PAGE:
Comrades! Let us now turn our attention to images of fascist, decadent, anti-revolutionary structures dedicated to that vile abomination which our dear Great Thinker Karl Marx had called "the opium of the masses!"
I'm speaking for myself (specifically my ex-seminarian self), but certainly any trip to Russia would not be complete without seeing up close its magnificent, centuries-old churches. These monuments to the Russian Orthodox faith, distinguished by their onion domes, spires and cupolas, are everywhere in Moscow. For 50 or so years the commies and their state-sponsored atheism ruled Russia, but in the end they were swept away, and the churches have remained standing.
Ladies and gentlemen, the state of the onion is strong.
This edifice is the first Russian church you will see, if only because it lies just a few miles down the road from the Moscow airport to the city proper. Our urbane guide Alex (who speaks 7 languages and has been to 120 countries, including the Philippines--"Zamboanga, Bohol, Negros, Clark, Cebu, Palawan," he rattled off...) said it was "a church of no consequence"--is there such a thing?--built only recently.
The Church of St. George on Poklonnaya Hill, built only in 1993-1995 as part of the Victory Memorial complex. The complex commemorates the 50th anniversary of Russia's victory against Nazi Germany in World War II (also known to Russians as the Great Patriotic War). The church is open only for celebrations and occasions related to the Memorial. But here's what's striking: in the complex is also found a synagogue and a mosque.
The Gateway Church of the Transfiguration, which leads to the 16th-century Novodevichy Convent (also known as New Maiden's Monastery). The convent was the favored place of exile for disgraced members of the Russian nobility. Peter the Great's half-sister Sofia was banished to this place and forced to become a nun, as was Feodor I's wife Irina. For a time, it was the richest monastery in the land. According to Wikipedia , by the 17th century, the convent owned 36 villages and 14,489 peasants!
The main church inside the Novodevichy Convent is this golden-domed cathedral dedicated to the Our Lady of Smolensk. Built in 1524-1525, its interiors are adorned with floor-to-ceiling frescoes and a truly awesome iconostasis (altar decorated with icons). Fortunately, they allowed us to take pictures, so do scroll down...
There is no way I can adequately describe in words a sight such as this, so bless him who invented photography.
The central part of the iconostasis, with its incredible gilt detailing and parade of icons. The purple curtain near the bottom shades off the altar, beyond which no one is allowed except a priest or patriarch of the Russian Orthodox Church.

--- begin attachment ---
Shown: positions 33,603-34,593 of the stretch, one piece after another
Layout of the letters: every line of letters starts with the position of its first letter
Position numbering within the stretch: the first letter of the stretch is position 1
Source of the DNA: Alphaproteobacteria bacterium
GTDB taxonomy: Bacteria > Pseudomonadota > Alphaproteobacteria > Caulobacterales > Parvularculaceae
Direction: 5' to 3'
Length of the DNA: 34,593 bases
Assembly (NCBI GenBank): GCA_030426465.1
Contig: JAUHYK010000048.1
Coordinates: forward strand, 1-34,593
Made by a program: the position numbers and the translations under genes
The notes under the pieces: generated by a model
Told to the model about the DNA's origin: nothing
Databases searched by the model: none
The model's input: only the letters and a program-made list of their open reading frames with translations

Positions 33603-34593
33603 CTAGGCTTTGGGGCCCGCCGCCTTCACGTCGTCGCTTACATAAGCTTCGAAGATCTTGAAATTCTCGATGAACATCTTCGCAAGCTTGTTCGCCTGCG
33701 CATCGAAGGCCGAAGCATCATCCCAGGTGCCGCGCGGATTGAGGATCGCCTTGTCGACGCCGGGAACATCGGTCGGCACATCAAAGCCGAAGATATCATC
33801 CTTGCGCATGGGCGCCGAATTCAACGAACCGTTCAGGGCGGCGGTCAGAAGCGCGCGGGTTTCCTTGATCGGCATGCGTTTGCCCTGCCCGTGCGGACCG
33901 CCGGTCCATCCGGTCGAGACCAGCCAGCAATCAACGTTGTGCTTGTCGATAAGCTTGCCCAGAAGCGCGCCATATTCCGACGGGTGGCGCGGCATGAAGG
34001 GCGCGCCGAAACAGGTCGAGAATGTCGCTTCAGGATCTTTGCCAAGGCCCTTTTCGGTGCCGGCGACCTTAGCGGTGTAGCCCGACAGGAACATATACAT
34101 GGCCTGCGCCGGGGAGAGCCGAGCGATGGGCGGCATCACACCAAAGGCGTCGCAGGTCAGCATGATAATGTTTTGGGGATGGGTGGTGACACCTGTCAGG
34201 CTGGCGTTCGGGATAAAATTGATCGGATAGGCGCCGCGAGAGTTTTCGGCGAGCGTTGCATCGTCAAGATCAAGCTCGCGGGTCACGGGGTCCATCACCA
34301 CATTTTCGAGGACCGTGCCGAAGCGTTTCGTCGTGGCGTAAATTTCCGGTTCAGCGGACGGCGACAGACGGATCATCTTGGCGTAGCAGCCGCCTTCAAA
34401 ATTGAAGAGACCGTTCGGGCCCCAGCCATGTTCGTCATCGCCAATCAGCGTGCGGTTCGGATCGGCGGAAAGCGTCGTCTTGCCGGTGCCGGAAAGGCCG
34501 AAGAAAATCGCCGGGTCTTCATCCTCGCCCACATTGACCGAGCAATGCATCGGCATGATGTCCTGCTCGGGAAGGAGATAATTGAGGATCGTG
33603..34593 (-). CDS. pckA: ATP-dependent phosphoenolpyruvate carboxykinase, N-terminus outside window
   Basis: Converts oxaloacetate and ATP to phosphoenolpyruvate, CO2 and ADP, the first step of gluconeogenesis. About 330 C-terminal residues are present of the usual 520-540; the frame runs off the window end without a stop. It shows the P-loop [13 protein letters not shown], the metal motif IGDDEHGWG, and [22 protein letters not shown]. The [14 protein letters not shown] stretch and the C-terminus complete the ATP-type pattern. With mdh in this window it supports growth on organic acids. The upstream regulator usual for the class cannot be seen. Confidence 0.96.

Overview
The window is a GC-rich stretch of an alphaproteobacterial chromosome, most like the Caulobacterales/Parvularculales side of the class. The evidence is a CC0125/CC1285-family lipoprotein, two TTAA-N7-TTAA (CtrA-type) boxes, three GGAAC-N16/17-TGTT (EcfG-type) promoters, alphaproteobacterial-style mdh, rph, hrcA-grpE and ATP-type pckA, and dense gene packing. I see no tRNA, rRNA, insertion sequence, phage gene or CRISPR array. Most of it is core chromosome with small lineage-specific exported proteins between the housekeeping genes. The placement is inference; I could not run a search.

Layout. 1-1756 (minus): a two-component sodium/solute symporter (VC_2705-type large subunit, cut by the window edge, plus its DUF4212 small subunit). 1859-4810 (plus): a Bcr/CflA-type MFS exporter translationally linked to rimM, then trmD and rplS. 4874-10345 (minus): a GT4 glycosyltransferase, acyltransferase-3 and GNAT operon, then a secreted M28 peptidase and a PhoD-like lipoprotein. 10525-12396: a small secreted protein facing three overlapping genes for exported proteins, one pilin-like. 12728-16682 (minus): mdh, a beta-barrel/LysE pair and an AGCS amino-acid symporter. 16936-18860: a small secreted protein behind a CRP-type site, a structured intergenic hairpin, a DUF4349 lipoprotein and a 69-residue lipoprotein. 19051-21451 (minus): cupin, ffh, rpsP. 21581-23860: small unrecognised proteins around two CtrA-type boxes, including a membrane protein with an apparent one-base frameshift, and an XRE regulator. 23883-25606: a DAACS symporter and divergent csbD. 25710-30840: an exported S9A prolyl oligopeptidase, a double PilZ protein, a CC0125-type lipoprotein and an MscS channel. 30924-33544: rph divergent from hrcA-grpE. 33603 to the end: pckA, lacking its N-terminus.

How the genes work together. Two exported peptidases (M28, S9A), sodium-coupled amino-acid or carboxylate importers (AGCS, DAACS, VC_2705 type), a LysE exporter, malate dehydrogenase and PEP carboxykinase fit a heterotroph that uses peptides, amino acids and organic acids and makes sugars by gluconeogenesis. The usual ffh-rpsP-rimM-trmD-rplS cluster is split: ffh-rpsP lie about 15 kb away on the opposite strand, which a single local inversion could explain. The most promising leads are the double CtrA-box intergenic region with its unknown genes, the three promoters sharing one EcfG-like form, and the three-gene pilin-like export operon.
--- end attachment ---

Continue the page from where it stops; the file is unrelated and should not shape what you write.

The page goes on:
The Assumption Cathedral inside the Kremlin walls, which has even more astounding religious art and artifacts (including Ivan the Terrible's throne!). Built in 1479, the church was where generations of Russian czars and czarinas were crowned, even when the country's capital had been moved to St. Petersburg by Peter the Great. No picture-taking is allowed inside. Still...
Seeing the priceless treasures inside, things I might not see again in my lifetime, I just HAD to take photos, all of them on the sly. That explains the awkward angle of this picture. Nasita ako in the end, but it was worth it.
The golden crowns of the Assumption Cathedral in close-up. The sight is breathtaking from any angle.
The 11 domes of the Upper Savior Cathedral, 1679-81, representing the 11 (eleven!) ancient churches inside the Kremlin that have disappeared due to war, revolution, calamity or plain old age since the walled city's founding around the 11th century. The Kremlin, by the way, is like our Intramuros, only far better preserved.
The Cathedral of the Archangel Michael, which sits just outside The Assumption Cathedral. Puro simbahan! Indeed. Within a concentrated portion of the Kremlin's vast real estate stand seven ancient churches, huddled around what is now called Cathedral Square. This 16th-century church has a rather different function: it serves as the necropolis, or burial place, of various czars and grand princes. Their brass sarcophagi are all around the church, but their remains are buried in underground cellars. In the presence of dead people, I didn't dare take pictures.
The side entrance to the Archangel Michael Cathedral features these frescoes--faded now but still splendid enough to evoke the rich, unique history and culture that spawned them.
And finally, St. Basil's Cathedral on Red Square just outside the Kremlin walls. Enough said.